The next day is hotter. Anne spends the morning in one of the old boatshed caves while Julia swims up and down parallel to the beach. Anne watches the kids on the beach and thinks about her daughter.
Tara was nearly twelve when Ann and Julia got together. She was heading into adolescence, furious and scared about her mother’s conversion to lesbianism and quick to take offence at anything Julia did. When presented with Julia’s mother, Zelda, Tara did her best to ignore this new pseudo grandmother, a policy which she maintained so determinedly that it became habitual.
As for Zelda, Julia was her only child and no grand children ensued, so her experience with teenagers was limited. She had no regrets about this and no interest in playing grandmother to her daughter’s new step-children. She was undismayed by Tara’s coldness and the pair of them settled into mutual antipathy, mellowing over time into comfortable indifference.
Anne has tried not to worry about this coolness in the family, but she often wishes for sweetness and light. She is greatly relieved by the new alliance between Zelda and Tara.
She and Julia pack up the car and head back to the city in a state of relaxed euphoria.
They find Zelda and Tara in the living room with their feet up. Zelda is sipping gin and tonic, a drink which she believes to be a cure for hot weather and all other maladies, though her doctor disagrees.
‘How was the shopping?’ Anne asks, dropping her bag inside the door.
There is a pause. Anne looks more closely at Tara.
‘It wasn’t exactly shopping,’ Tara says.
All Anne’s worst fears resurface. Tara and Zelda have been shoplifting.
Zelda ignores this. ‘It was a very productive afternoon,’ she says. ‘We went to see Dr Nitschke’s new clinic. We had a very good talk about death.’
Anne flops onto a sofa.
The sacred rituals are over: food eaten, corks popped, wrapping paper torn to shreds.
For once the family managed a cooperative Kris Kringle, one small present and no more for each person. Even Tara was restrained and didn’t offer extravagant gifts of dubious origin. Altogether she is on her best behaviour. No 2am appointments with old friends and, so far, no arguments with her siblings.
Tara, Anne thinks happily, is mellowing at last.
Anne leaves her two guests, daughter Tara and mother-out-law Zelda, chatting amiably at the New Year breakfast table and goes off to the community garden with the grand children. Some scorching days just before Xmas have taken their toll on the vegetables.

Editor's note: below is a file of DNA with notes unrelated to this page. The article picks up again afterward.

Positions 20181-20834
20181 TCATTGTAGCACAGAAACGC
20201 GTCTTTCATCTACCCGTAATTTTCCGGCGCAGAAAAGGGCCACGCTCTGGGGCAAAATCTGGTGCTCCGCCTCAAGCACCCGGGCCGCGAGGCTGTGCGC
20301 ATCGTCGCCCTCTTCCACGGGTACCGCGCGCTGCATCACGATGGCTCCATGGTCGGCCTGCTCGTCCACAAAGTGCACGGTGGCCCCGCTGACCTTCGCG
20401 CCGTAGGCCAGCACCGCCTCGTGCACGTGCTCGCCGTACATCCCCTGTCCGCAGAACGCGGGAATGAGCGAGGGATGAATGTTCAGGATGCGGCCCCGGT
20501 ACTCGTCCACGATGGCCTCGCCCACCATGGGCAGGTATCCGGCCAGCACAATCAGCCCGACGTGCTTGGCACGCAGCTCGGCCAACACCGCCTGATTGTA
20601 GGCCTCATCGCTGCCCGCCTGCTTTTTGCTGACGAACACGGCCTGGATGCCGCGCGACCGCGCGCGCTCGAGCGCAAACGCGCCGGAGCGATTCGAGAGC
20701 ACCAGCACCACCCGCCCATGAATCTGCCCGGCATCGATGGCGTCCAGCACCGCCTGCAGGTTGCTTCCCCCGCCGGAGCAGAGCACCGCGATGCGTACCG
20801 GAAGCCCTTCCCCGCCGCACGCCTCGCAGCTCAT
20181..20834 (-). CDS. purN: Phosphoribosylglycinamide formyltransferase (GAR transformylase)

In the last few years shade has become as important a gardening issue as water. The ingenious human mind has turned its collective energy to the issue and all sorts of systems have emerged, from the beach umbrella to the old sheet, hastily draped over sticks. It’s a question of personality type and the source of much discussion and imitation. Alice Springs expatriates talk about extensive gardens under permanent shade. In Adelaide the serious-minded and forward-thinking are building impressive structures with vertical and horizontal shades that can be adjusted like curtains to suit the day.
Anne and James and Victoria have a style of their own, somewhere between old-sheet and permanent-structure. They like to consider the situation anew each time, walking round and round their 1×3 metre plot, taking every angle and every plant into account. They avoid the professional look, preferring to use what they’ve scrounged from the tip shop. This year they have six rusty reinforcing rods, some polypipe and two old bamboo blinds. With this they have provided perfect shade. But the structure is listing drunkenly after a night of ferocious winds. They decide to add another arch of rod and polypipe.
This is a strenuous business, since James and Victoria are too short to reach the top of the arches and it is up to Anne to do all the attaching of the bamboo, which she does with odd bits of string and wire, arms stretched above shoulder level, and a lot of grunting as the blinds slip and slide.